Billed as the best view from the AT in all of Pennsylvania - this was my view today (Tuesday April 24th) looking East from the Pinnacle. You can see the radio towers in front of Lehigh Gap and then on to where Blue Mountain ends at the very threshold of New Jersey. It was all it was billed to be. Yet the Pinnacle isn't all that high, and doesn't look terribly imposing in this early morning view of it from Hawk Mountain Road:
I actually preferred the simple flat rock setting that the Pulpit gave me, complete with trees appropriate for artistically framing the view:
But both viewpoints, coming on this day of excellent visibility, were pleasures not to be taken lightly. I soaked in these two vistas on both passes today.
The hike: Started the day visiting the quaint little six-bunk Eckville Shelter, an 'outbuilding' behind a house that serves as the caretaker's cottage. The 'side trail' to this shelter is actually just Hawk Mountain Road itself. Then I began the hike in earnest.
After rolling up and down through the woods for less than half a mile, the trail joins the Game Lands Service Road and follows one branch of that for more than four miles up to what was clearly once a parking area. That was all super-easy walking. From there it's just a quarter mile amble to The Pinnacle. Between the Pinnacle and the Pulpit the trail is on its own, and there are one or two gnarly rock scrambles, but these are very short. Overall, 'Rocksylvania' has yet to live up to its reputation.
From the Pulpit the trail drops down through big rocks, but trail builders have put in steps through most of this tenth mile section. Then it takes up an old road and follows it all the way to Windsor Furnace, my turn-around point - again easy hiking. So overall, I'd say less than a quarter mile of today's 9+ miles of trail can legitimately make claim to being difficult rock-walking.
The people: I met three on the trail, one a clean cut gentleman out for a day hike. The other two are a story: I first met them as they were coming from Eckville Shelter and I was headed to it. I asked them if the road was actually the 'approach trail'. The older and taller of the two did the talking. Yes, the road even has a blue blaze or two along it. I told them about the other shelter that has a caretaker, and they younger quickly pulled out a page from a guidebook and confirmed its location. This one seemed to be a boy going through puberty - perhaps the older one's son.
Next I caught up with and passed them on the way up to The Pinnacle and we chatted some more. The taller one tried to keep up - clearly eager to chat, and enjoyable company for a few minutes.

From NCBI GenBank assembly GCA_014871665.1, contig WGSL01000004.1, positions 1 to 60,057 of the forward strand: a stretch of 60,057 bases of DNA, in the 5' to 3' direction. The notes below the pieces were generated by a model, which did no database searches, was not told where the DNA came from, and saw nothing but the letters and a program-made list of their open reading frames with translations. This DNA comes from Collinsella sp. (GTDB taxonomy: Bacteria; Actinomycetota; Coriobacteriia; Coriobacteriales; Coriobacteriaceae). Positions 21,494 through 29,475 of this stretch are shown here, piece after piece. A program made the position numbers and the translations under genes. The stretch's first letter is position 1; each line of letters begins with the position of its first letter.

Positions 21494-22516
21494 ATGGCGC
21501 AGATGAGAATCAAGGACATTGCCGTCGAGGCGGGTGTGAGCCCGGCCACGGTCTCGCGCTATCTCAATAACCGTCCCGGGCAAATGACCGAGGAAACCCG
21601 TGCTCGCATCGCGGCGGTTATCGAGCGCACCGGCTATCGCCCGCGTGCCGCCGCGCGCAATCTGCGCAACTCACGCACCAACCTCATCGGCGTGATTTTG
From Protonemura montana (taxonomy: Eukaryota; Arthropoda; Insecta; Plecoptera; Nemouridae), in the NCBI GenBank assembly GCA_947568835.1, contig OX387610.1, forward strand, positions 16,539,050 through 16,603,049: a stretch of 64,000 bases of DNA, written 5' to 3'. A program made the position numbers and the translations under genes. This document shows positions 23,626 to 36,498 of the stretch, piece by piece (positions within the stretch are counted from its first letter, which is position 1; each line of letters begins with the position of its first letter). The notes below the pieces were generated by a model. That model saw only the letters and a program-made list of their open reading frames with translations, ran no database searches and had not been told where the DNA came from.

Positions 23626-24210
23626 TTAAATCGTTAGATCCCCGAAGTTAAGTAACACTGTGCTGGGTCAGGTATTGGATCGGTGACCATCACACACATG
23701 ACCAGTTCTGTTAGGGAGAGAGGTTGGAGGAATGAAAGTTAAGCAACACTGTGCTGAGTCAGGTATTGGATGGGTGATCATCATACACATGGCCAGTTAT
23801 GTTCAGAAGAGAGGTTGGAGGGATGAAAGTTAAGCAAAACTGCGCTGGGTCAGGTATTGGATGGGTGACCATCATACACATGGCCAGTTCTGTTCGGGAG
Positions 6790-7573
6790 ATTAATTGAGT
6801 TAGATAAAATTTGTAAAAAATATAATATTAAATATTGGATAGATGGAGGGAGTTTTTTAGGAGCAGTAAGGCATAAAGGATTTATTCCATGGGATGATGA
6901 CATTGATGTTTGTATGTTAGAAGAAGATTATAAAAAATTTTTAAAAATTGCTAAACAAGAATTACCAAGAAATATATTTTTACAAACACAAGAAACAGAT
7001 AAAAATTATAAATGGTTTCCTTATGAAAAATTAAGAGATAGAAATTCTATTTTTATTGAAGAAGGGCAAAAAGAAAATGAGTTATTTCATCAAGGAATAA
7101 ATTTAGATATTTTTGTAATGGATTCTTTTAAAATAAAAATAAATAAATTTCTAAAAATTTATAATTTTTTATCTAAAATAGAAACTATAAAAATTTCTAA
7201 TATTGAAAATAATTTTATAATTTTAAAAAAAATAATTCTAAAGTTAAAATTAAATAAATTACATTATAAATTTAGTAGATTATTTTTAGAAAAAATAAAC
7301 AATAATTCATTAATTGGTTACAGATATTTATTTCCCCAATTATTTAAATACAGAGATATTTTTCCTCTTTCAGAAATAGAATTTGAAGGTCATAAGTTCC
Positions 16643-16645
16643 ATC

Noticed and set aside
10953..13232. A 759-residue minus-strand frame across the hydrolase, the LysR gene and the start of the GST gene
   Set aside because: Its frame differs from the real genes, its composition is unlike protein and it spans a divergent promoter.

Finally we met going opposite directions near The Pulpit as I was on my return leg. There we took the time to have some in-depth conversation, and I got the basics of their fascinating story.
They call themselves the 'Transgender Couple', and they're married. We're talking here about a man marrying a woman, both of whom are transgender. I wonder what the Fundamentalist "Marriage must be exclusively between a man and a woman" set would say about this. No, actually I don't wonder at all. I'd rather not waste my time.
Besides facing the burden of their sex change operations, this couple will be dealing with their age difference. Brandon will turn 22 soon, and Hailey Jo (the more talkative by far) is 37. She claimed to be having an 'off day' with her voice, and it indeed sounded purely male to me. I had assumed she was male until this third encounter. I'm a hetero guy who responds to feminine cues. I got a few from Hailey Jo, but there were more male cues than female. I have to believe that this Transgender thing is a long, tough road. And Hailey Jo, very open to discuss her situation, confirmed that her 35 years of male programming were not going to go away quickly.
This pair is planning to do a long section hike - Delaware Water Gap to Springer Mountain. They were wearing big packs and also carrying duffel bags in their hands. I'll bet they find a way to lose some of that weight before much longer. But they aren't attempting long daily distances - just from one shelter to the next each day. I sensed that they felt free here on the trail, and in no hurry.
Transgender couples who are married and *both* transgender are a rarity. It was an unexpected delight to meet and talk with these two down-to-earth people in the entirely unpretentious setting of the Appalachian Trail. This is a place where such social and lifestyle considerations are secondary to the fundamentals of daily life. If only the 'real world' out there were more like the Trail. Civilization (technology) makes us so pampered and coddled that we forget what's important, and focus on trivial differences between us. We have too much idle time to form pompous opinions and gaggle on about them uselessly. This is yet another reason why the Trail makes me happy - I seek fellowship with what's *really* real. I keep coming back to that Thoreau quote:
"I went to the woods to ... front only the essential facts of life, and [to]see if I could not learn what it had to teach ..."
Below is the map of today's hike. Yes, there's a blue-blazed short cut trail that bypasses that long diversion to the Pinnacle, but I'm committed to pass every white blaze twice, so I did it the long way. Click on the title line to the map to get a look at more photos.
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